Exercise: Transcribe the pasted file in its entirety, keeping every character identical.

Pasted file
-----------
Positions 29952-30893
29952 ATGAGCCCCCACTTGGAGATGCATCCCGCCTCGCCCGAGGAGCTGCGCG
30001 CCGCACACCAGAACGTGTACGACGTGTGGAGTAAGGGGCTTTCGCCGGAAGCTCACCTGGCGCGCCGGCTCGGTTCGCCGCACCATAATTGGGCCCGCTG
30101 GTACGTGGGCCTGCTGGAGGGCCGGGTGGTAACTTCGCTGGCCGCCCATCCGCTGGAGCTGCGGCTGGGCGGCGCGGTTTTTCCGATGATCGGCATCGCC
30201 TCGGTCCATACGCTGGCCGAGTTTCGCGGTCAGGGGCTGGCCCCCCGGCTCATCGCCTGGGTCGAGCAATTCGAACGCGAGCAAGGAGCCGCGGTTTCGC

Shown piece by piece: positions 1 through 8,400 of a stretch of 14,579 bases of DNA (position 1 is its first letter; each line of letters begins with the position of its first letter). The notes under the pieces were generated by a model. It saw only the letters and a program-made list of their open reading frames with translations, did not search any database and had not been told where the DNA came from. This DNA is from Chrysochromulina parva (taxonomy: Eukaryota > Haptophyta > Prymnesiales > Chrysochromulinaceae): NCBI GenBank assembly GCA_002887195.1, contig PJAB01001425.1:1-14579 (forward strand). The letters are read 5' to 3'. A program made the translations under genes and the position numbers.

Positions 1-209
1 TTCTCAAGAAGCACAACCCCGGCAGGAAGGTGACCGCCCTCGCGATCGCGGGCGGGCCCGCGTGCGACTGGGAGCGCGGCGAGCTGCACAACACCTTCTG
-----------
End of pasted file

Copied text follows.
Positions 29952-30893
29952 ATGAGCCCCCACTTGGAGATGCATCCCGCCTCGCCCGAGGAGCTGCGCG
30001 CCGCACACCAGAACGTGTACGACGTGTGGAGTAAGGGGCTTTCGCCGGAAGCTCACCTGGCGCGCCGGCTCGGTTCGCCGCACCATAATTGGGCCCGCTG
30101 GTACGTGGGCCTGCTGGAGGGCCGGGTGGTAACTTCGCTGGCCGCCCATCCGCTGGAGCTGCGGCTGGGCGGCGCGGTTTTTCCGATGATCGGCATCGCC
30201 TCGGTCCATACGCTGGCCGAGTTTCGCGGTCAGGGGCTGGCCCCCCGGCTCATCGCCTGGGTCGAGCAATTCGAACGCGAGCAAGGAGCCGCGGTTTCGC

Shown piece by piece: positions 1 through 8,400 of a stretch of 14,579 bases of DNA (position 1 is its first letter; each line of letters begins with the position of its first letter). The notes under the pieces were generated by a model. It saw only the letters and a program-made list of their open reading frames with translations, did not search any database and had not been told where the DNA came from. This DNA is from Chrysochromulina parva (taxonomy: Eukaryota > Haptophyta > Prymnesiales > Chrysochromulinaceae): NCBI GenBank assembly GCA_002887195.1, contig PJAB01001425.1:1-14579 (forward strand). The letters are read 5' to 3'. A program made the translations under genes and the position numbers.

Positions 1-209
1 TTCTCAAGAAGCACAACCCCGGCAGGAAGGTGACCGCCCTCGCGATCGCGGGCGGGCCCGCGTGCGACTGGGAGCGCGGCGAGCTGCACAACACCTTCTG